WIN CE gets games-- finally

by Alan Zisman (c) 1998. First published in Computer Player, February 1998

Remember Game Boys?

Popular with the sub-teen set a few years ago, these were black and white, hand-held game-playing units from Nintendo. For a couple of years, you?d see kids toting them everywhere.

It?s been a while since I?ve noticed anyone with a GameBoy. But they remind me a lot of today?s Windows CE hand-helds?tiny PCs with a word processor, spreadsheet, web browser, e-mail, calendar and phone list. Monochrome screen. Cost $400-$800, from companies including Casio, Compaq, NEC, HP, Philips, and more. About the size of a GameBoy, but less fun. Because, aside from the included Solitaire, where are the games?

Useful as a CE might be, it can?t count as a successful computing platform until there?s a critical mass of games. What?s the point of having a PC that will fit in your pocket and run two weeks on a set of batteries if there aren?t any games you want to play while waiting for the bus or hanging out in the airport terminal. There?s only so many times you can review your notes for the business presentation, after all!

Microsoft has recognized that all work and no play makes CE a dull hand-held platform. As a result, they?ve released Microsoft?s Entertainment Pack for CE, with ten games for the midget computers.

Don?t expect miracles; they?re faced with the same limitations as other software designed to run on the hand-helds: Because there are no floppy disk or CD-ROMs, you need to load the software onto a Win95/NT PC and shoot it across to your CE using a serial connection. And because a typical CE machine has to store all its software in its two to four megs of ram, games need to be tiny. And while CE 2.0 supports colour, the games, like virtually all the CE units in use today feature four shades of grey? in other words, monochrome.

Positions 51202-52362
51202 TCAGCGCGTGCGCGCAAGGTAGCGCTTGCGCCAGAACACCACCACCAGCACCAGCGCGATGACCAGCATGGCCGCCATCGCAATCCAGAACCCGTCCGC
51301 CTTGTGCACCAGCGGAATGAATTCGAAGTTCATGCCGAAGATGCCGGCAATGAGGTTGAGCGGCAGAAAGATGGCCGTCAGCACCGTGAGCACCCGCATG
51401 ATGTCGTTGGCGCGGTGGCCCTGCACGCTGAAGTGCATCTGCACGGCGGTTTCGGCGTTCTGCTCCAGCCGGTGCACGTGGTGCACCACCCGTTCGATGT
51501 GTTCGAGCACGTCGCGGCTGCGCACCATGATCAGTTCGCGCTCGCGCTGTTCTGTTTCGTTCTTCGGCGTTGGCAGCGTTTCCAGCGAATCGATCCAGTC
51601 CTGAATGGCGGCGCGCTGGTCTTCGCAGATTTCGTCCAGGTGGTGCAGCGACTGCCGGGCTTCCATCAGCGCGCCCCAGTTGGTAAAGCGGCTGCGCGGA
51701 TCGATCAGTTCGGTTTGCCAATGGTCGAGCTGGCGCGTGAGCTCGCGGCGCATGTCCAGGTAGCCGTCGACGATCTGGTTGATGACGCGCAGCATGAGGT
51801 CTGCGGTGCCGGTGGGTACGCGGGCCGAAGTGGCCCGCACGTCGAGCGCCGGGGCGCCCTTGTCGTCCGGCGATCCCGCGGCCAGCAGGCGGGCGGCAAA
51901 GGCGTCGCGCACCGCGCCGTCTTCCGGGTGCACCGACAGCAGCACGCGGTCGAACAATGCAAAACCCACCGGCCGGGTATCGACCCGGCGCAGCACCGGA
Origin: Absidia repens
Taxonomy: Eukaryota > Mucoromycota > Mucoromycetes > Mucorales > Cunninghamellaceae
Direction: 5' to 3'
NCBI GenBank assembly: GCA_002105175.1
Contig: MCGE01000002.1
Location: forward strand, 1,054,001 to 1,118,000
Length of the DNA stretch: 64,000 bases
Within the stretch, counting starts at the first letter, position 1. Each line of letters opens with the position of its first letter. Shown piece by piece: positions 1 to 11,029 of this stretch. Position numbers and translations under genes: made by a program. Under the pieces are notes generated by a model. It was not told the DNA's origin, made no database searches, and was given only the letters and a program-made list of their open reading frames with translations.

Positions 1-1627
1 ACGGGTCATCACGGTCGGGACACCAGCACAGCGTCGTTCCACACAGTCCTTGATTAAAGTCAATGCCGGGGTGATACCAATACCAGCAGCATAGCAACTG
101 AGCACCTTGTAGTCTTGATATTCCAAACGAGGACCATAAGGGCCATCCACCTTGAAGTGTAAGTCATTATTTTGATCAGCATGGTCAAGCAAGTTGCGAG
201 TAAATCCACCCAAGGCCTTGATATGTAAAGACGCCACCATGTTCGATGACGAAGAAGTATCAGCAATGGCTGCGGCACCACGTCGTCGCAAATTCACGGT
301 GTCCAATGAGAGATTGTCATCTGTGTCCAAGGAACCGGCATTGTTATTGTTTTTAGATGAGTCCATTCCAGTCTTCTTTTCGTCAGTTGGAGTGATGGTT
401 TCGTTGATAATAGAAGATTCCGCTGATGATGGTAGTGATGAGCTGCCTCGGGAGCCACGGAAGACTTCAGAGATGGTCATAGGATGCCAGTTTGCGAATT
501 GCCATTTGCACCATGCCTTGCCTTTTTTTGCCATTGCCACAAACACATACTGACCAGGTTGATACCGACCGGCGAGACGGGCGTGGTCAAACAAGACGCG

So what do you get for your $44.95?

A nice chess game. Space Defense, a clone of the classic Missile Attack (knock out enemy missiles by poking the screen with your stylus). Blackjack. The classic kids? pre-digital hand-held game?Battleship, where you try to locate and sink enemy ships on a grid. Codebreaker. FreeCell and Hearts?identical to the versions that ship with other Windows versions, though multiple CE owners can play Hearts, with their units communicating via infrared (finally a practical use for the IR ports!). Another Windows classic- Minesweeper.

Brought back from the Windows 2/3.0 era?Reversi, a nice version of a game otherwise known as Othello. And snuck over from the big computer?s Entertainment Pack?Taipei, a nice reworking of the Mah-Jong tile game.

Since every bit of RAM on a hand-held is a precious resource, you should only install the ones you think you?ll like (or try them all, then delete the losers).

Even with this software, my son?s GameBoy was a better game platform. But it didn?t do the Internet like my CE hand-held. I wish, while the Gnomes of Redmond were porting over their favorites from the old Windows Entertainment Packs, they?d have included that package?s Tetris? but I guess that leaves me something to look forward to?a second edition, with another set of mini-games.

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Alan Zisman is a Vancouver educator, writer, and computer specialist. He can be reached at E-mail Alan